The end of another excavation at Aldborough. It’s always a strange time. After spending weeks closely working with a big group of people, everyone disperses. The minutiae of trench, known in such good detail, buried once more. This has been a very happy dig. The archaeology has been a treat, both answering some questions whilst asking so many more. But perhaps the thing that has most defined it for us were the people.
This year we were joined by 25 dedicated and wonderful volunteers, who worked closely with us in the trench and the finds tent. It is always so interesting hearing how people have come to be interested in archaeology, and the aspects of the dig they find most inspiring. There is a pooling of knowledge and skills on site, and conversations wandered from archaeology, to art, osteology, travel, flying, mudlarking, cookery….. For us, it reinvigorates the task in hand; archaeology is about people, both in the past and the present. And it is about forming community – a shared sense of purpose and discovery.
We also welcomed local primary schools to the site this year. At the excavation, pupils could see what we were doing before sieving for finds, and washing what they found. Site became animated with enthusiastic hoots of “I’ve found a tooth – a TOOTH!” and “look at my pottery!”. The children then visited the English Heritage museum, where the Friends of Roman Aldborough organised other activities. Many of the kids brought their parents to the Open Day to see the dig for themselves.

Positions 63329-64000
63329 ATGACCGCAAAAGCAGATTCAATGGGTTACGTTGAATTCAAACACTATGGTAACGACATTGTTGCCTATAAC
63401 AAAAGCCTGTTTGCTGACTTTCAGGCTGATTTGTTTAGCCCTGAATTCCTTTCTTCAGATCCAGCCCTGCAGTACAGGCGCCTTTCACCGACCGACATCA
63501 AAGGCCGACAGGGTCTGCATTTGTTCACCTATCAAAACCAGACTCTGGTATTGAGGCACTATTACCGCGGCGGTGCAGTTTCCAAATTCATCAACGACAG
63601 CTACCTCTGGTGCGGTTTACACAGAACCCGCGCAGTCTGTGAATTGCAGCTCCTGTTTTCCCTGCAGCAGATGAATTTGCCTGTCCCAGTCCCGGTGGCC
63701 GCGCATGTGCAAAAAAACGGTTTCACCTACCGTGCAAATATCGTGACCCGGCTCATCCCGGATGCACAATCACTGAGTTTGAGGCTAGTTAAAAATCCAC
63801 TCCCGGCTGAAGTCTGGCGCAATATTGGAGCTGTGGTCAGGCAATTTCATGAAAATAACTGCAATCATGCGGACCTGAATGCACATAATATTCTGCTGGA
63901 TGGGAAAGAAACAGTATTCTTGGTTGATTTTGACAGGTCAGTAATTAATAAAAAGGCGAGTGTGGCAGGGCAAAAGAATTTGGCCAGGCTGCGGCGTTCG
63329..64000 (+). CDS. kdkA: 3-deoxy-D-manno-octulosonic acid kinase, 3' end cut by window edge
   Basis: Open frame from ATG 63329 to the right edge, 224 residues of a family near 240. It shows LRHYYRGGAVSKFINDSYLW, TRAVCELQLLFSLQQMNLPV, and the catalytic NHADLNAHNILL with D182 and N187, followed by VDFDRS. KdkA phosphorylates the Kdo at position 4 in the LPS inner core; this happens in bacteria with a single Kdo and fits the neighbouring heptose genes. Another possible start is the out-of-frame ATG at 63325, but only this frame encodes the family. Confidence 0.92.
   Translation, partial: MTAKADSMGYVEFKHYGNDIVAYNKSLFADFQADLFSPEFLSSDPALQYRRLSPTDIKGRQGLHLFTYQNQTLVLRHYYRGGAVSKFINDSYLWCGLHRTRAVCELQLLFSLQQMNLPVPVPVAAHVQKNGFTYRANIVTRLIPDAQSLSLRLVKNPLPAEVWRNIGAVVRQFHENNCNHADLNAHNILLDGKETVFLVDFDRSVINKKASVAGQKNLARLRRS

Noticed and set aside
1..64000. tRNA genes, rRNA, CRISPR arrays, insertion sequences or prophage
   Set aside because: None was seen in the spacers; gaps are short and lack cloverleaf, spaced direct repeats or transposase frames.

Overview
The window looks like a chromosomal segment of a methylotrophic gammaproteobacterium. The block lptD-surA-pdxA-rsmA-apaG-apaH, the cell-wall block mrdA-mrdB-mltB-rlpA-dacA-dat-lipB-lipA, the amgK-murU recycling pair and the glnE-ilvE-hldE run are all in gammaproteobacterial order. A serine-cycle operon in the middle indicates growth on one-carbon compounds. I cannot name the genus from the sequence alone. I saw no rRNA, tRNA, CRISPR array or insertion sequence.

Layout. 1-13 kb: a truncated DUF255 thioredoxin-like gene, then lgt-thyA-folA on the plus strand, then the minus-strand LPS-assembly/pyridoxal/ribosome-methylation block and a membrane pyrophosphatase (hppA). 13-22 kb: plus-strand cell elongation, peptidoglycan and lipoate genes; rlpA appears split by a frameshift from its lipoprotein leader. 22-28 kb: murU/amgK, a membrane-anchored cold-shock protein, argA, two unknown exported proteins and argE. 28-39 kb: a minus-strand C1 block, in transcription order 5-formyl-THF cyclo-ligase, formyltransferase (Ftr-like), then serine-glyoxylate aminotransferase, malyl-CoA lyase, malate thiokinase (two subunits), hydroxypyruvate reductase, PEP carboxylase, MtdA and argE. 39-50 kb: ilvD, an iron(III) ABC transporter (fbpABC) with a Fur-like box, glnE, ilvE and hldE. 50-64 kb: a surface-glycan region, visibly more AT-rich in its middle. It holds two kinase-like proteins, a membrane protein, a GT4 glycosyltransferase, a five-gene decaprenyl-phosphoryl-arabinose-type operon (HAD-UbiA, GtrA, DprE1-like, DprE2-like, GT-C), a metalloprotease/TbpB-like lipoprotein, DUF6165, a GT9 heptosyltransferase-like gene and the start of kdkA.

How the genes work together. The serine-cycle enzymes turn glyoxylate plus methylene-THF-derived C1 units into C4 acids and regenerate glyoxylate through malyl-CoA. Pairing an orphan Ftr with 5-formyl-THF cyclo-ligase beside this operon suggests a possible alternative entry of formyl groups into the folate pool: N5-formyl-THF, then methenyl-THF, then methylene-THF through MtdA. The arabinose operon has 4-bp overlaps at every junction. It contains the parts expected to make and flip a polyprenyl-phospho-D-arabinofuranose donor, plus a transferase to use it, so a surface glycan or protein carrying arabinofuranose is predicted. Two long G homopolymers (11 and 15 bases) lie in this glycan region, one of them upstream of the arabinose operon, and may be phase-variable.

The Open Day was a success despite the morning rain. We welcomed 160 visitors on hourly tours between 11 – 3 o’clock. They were given an introduction to the site, a tour of the trench, and were shown some of the key finds from the dig.
For the first time this year we ran a weekly podcast SOUNDING ALDBOROUGH (see the ‘podcasts’ page). We had listeners tuning in from all round the world, following the progress of the dig, and interviews with specialists and volunteers on site. Do have a listen if you haven’t had chance yet!
SOUNDMARKS, Rose and Rob’s new Arts Council funded art project at the site launched during the excavations. Sound and visual art will be used to explore the sub-surface landscape at Aldborough. The collaboration will result in an exhibition, sound installation, book publication, interactive sound map, short film, and public workshops in mid/late 2019. Keep up to date with events and follow the blogat www.soundmarks.co.uk
So what now? Well, we hope to be back in 2020! In the meantime, we have an office full of finds waiting to go to specialists, data to sort and reports to write. And we’ll keep remembering that blissful 5 weeks in a Yorkshire meadow.